Sense of wonder.

by Salesses, Matthew,

Format: Print Book 2023
Availability: On Order 5 copies
1 person on waitlist
On Order (5)
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Summary

From the author of PEN/Faulkner finalist Disappear Doppelgänger Disappear and Craft in the Real World comes a searing masterwork on the ways Asian Americans navigate the thorny worlds of sports and entertainment when everything is stacked against them.

An Asian American basketball star walks into a gym. No one recognizes him, but everyone stares anyway. It is the start of a joke but what is the punchline? When Won Lee, the first Asian American in the NBA, stuns the world in a seven-game winning streak, the global media audience dubs it "The Wonder"--much to Won's chagrin. Meanwhile, Won struggles to get attention from his coach, his peers, his fans, and most importantly, his hero, Powerball!, who also happens to be Won's teammate and the captain. Covering it all is sportswriter Robert Sung, who writes about Won's stardom while grappling with his own missed hoops opportunities as well as his place as an Asian American in media. And to witness it all is Carrie Kang, a big studio producer, who juggles a newfound relationship with Won while attempting to bring K-drama to an industry not known to embrace anything new or different.



The Sense of Wonder follows Won and Carrie as they chronicle the human and professional tensions exacerbated by injustices and fight to be seen and heard on some of the world's largest stages. An incredibly funny and heart-rending dive into race and our "collective imagination that lays bare our limitations before blasting joyfully past them" (Catherine Chung). This is the work of a gifted storyteller at the top of his game.
Published Reviews
Booklist Review: "Salesses' (Disappear Doppelgänger Disappear, 2020) third work of fiction is a remarkable novel of love, obstacles, and possibilities. Won Lee has just joined the Knicks, making him the only Asian American player in the NBA. Sports journalist and Korean adoptee Robert Sung sees Won as the player he could have been if his career hadn't been derailed by an injury. Paul Burton, known as Powerball!, is Won's idol and the superstar of the Knicks. Sung is fixated on Powerball! and Powerball!'s wife, Brit, whom he has loved since high school. Meanwhile, Won's girlfriend, Carrie, is trying to produce her own Korean drama about a basketball star and the sports journalist who ruins his career. When an injury puts Powerball! on the bench, Won leads the team in a winning streak that the media dubs "The Wonder." However, despite his talents, Won becomes a pawn in the feud between Sung and Powerball! over Brit. Told from Won's and Carrie's perspectives, and interspersed with sections from Carrie's K-dramas, The Sense of Wonder explores multiple Korean American experiences through vivid, unforgettable characters."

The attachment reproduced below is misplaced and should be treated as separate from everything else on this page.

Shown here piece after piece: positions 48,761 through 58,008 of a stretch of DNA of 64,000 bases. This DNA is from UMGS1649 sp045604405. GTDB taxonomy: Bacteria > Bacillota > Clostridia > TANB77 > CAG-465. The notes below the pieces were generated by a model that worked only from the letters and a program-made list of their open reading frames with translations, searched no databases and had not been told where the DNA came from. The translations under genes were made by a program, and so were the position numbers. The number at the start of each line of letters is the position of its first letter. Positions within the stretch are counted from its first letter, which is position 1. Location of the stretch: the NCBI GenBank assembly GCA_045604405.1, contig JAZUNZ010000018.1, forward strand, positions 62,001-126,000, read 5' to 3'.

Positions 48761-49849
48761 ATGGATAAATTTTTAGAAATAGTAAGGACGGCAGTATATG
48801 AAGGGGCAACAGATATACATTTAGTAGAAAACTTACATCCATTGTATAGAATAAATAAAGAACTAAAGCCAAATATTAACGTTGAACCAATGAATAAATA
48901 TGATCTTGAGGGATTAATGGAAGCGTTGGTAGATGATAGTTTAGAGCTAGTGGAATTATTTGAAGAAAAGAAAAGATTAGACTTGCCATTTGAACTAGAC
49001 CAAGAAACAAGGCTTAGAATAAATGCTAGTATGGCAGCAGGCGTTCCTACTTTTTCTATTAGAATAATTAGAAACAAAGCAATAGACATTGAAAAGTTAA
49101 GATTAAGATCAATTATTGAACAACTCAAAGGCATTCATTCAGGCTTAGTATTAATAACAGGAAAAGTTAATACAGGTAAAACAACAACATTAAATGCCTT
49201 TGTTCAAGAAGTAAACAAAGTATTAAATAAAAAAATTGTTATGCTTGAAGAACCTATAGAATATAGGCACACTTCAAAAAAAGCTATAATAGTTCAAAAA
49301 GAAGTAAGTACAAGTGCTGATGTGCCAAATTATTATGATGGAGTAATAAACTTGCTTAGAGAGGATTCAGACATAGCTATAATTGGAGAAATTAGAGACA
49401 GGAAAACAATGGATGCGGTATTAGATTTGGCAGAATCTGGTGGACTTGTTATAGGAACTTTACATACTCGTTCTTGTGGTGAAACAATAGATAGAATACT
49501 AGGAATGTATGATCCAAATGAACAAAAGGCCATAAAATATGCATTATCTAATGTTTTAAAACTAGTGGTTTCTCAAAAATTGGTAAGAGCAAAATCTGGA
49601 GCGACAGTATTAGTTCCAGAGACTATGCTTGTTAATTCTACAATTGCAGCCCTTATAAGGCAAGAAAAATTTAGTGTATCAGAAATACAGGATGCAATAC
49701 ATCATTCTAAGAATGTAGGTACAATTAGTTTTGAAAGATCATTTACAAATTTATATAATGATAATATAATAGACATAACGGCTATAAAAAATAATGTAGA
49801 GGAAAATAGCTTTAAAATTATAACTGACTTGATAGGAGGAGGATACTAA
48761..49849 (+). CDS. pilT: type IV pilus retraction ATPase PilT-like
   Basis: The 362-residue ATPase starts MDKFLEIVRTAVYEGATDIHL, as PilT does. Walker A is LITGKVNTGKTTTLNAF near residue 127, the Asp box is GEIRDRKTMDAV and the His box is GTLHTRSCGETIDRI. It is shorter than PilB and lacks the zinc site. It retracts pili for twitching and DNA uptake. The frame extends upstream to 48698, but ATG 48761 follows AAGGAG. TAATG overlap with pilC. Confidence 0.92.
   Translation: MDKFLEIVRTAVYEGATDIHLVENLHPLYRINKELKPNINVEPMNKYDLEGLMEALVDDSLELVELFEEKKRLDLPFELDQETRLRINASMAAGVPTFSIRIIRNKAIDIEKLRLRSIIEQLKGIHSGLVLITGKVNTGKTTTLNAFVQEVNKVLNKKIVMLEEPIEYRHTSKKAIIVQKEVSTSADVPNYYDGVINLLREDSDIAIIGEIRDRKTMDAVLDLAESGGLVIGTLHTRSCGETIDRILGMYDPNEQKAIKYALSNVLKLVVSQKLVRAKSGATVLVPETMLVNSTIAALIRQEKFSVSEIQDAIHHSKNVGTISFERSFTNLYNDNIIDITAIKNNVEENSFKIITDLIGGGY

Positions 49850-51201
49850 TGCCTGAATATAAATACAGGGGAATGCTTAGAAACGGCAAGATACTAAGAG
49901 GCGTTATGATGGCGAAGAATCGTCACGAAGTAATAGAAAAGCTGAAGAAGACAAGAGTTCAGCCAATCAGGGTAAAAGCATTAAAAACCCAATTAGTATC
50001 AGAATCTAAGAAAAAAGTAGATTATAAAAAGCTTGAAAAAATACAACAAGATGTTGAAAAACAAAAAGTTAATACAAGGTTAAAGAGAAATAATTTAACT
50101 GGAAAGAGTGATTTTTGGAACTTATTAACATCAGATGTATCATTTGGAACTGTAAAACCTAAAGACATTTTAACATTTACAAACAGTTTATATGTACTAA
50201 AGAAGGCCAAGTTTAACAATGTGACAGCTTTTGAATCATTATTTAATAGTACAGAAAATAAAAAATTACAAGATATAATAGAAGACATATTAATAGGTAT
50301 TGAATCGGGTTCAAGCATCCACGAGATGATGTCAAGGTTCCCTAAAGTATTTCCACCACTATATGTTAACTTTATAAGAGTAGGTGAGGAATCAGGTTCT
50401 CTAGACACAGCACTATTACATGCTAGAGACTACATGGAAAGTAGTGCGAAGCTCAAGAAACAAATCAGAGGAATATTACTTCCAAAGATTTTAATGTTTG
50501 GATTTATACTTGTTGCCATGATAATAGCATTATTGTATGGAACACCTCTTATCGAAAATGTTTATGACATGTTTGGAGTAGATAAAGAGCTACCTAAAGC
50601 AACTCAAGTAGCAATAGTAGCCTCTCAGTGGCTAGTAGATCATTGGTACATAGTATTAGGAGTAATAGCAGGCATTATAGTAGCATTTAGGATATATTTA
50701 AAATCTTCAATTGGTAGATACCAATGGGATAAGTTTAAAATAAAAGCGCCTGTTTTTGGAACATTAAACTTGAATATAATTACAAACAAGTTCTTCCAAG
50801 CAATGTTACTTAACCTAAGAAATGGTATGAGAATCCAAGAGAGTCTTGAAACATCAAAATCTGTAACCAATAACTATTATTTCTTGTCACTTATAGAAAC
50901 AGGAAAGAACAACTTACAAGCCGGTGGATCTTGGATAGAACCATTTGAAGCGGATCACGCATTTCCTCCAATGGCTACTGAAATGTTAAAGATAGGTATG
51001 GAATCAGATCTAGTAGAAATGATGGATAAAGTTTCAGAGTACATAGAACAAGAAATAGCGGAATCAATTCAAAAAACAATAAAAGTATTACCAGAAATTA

From Booklist, Copyright (c) American Library Association. Used with permission.
Publisher's Weekly Review: "Novelist and critic Salesses (Craft in the Real World) offers a brilliant and scathing chronicle of two Asian Americans as they try to find their place in contemporary sports and media. As the first Asian American in the NBA, Korean American Won Lee is poised to become a star after he steps in for his injured Knicks teammate Paul Burton (nicknamed "Powerball!"), his winning streak earning him the nickname "the Wonder." But he's also confronted by casual and at times cutting racism from teammates, coaches, and fans, as well as professional jealousy from an ESPN reporter, Robert Sung, who played high school ball with Powerball! and used to imagine himself in Won's shoes. Meanwhile, Won's girlfriend, Carrie, is fighting an uphill battle in her efforts to bring Korean television dramas to an American market. Using language that is hilarious, caustic, and poignant, Salesses effectively interrogates whether and how Asians can contribute to American celebrity culture without meeting the same old racism in return. Robert's profile of Won, for instance, ends up with a reference to China in the headline, and when Carrie risks pitching a K-drama with American characters, an executive asks if she can "hear how that sounds like you don't know what you're doing." Incorporating both Won and Carrie's perspectives while also weaving in plots and scripts from K-dramas, Salesses fills the page with all the bold, kinetic confidence of an athlete striding onto the court. Agent: Ayesha Pande, Ayesha Pande Literary. (Jan.)"
(c) Copyright PWxyz, LLC. All rights reserved
Additional Information
Subjects ordreq 11/21/2022 xa
Publisher Little, Brown and Company,2023
Description p. cm.
ISBN 9780316425711
Other Classic View